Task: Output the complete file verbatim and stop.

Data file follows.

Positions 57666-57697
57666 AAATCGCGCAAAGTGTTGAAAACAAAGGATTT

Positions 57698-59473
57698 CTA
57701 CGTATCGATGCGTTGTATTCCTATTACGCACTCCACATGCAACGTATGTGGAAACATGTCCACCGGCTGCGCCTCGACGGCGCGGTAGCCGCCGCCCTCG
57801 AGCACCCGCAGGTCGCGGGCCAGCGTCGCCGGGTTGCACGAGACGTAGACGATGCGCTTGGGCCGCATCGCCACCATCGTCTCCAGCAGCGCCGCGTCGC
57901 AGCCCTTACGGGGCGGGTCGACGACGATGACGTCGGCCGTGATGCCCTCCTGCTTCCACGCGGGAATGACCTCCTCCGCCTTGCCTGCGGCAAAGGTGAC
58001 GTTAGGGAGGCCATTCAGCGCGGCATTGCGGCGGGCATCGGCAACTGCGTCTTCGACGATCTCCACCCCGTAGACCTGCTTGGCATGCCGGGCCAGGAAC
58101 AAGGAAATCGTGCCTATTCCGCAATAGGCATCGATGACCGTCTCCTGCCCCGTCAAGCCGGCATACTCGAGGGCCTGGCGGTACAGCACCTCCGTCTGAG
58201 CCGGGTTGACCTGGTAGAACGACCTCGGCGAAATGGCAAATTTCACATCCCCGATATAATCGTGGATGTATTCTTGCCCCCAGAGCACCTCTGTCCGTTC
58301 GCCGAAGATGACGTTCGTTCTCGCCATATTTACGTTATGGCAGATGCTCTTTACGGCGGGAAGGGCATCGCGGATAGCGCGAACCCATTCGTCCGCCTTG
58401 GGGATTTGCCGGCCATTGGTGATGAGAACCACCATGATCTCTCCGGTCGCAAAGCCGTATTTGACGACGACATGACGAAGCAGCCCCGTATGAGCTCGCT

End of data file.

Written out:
Positions 57666-57697
57666 AAATCGCGCAAAGTGTTGAAAACAAAGGATTT

Positions 57698-59473
57698 CTA
57701 CGTATCGATGCGTTGTATTCCTATTACGCACTCCACATGCAACGTATGTGGAAACATGTCCACCGGCTGCGCCTCGACGGCGCGGTAGCCGCCGCCCTCG
57801 AGCACCCGCAGGTCGCGGGCCAGCGTCGCCGGGTTGCACGAGACGTAGACGATGCGCTTGGGCCGCATCGCCACCATCGTCTCCAGCAGCGCCGCGTCGC
57901 AGCCCTTACGGGGCGGGTCGACGACGATGACGTCGGCCGTGATGCCCTCCTGCTTCCACGCGGGAATGACCTCCTCCGCCTTGCCTGCGGCAAAGGTGAC
58001 GTTAGGGAGGCCATTCAGCGCGGCATTGCGGCGGGCATCGGCAACTGCGTCTTCGACGATCTCCACCCCGTAGACCTGCTTGGCATGCCGGGCCAGGAAC
58101 AAGGAAATCGTGCCTATTCCGCAATAGGCATCGATGACCGTCTCCTGCCCCGTCAAGCCGGCATACTCGAGGGCCTGGCGGTACAGCACCTCCGTCTGAG
58201 CCGGGTTGACCTGGTAGAACGACCTCGGCGAAATGGCAAATTTCACATCCCCGATATAATCGTGGATGTATTCTTGCCCCCAGAGCACCTCTGTCCGTTC
58301 GCCGAAGATGACGTTCGTTCTCGCCATATTTACGTTATGGCAGATGCTCTTTACGGCGGGAAGGGCATCGCGGATAGCGCGAACCCATTCGTCCGCCTTG
58401 GGGATTTGCCGGCCATTGGTGATGAGAACCACCATGATCTCTCCGGTCGCAAAGCCGTATTTGACGACGACATGACGAAGCAGCCCCGTATGAGCTCGCT